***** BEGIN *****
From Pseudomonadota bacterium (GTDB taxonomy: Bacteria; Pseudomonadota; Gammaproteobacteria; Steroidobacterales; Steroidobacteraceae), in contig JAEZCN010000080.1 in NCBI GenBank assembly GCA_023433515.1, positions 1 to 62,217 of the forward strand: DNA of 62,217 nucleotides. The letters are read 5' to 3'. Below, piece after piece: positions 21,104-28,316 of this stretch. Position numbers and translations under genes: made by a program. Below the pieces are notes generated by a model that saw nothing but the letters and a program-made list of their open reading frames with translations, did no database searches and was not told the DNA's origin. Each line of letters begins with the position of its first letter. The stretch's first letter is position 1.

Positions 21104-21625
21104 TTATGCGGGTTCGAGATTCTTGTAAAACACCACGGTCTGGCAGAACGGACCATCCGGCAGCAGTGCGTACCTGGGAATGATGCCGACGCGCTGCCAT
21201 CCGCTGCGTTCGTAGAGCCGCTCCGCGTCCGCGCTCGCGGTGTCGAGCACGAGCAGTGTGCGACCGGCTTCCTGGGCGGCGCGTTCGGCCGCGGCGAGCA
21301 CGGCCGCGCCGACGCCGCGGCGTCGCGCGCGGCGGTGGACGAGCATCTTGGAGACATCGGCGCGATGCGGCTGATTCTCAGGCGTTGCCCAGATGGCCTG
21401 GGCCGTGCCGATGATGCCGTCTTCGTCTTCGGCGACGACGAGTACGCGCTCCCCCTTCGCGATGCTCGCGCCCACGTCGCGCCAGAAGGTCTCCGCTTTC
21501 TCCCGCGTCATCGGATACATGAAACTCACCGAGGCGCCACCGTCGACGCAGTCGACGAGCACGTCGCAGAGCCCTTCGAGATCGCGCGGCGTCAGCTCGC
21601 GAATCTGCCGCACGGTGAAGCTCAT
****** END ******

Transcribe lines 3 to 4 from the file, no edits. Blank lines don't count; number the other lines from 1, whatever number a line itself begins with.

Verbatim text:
21104 TTATGCGGGTTCGAGATTCTTGTAAAACACCACGGTCTGGCAGAACGGACCATCCGGCAGCAGTGCGTACCTGGGAATGATGCCGACGCGCTGCCAT
21201 CCGCTGCGTTCGTAGAGCCGCTCCGCGTCCGCGCTCGCGGTGTCGAGCACGAGCAGTGTGCGACCGGCTTCCTGGGCGGCGCGTTCGGCCGCGGCGAGCA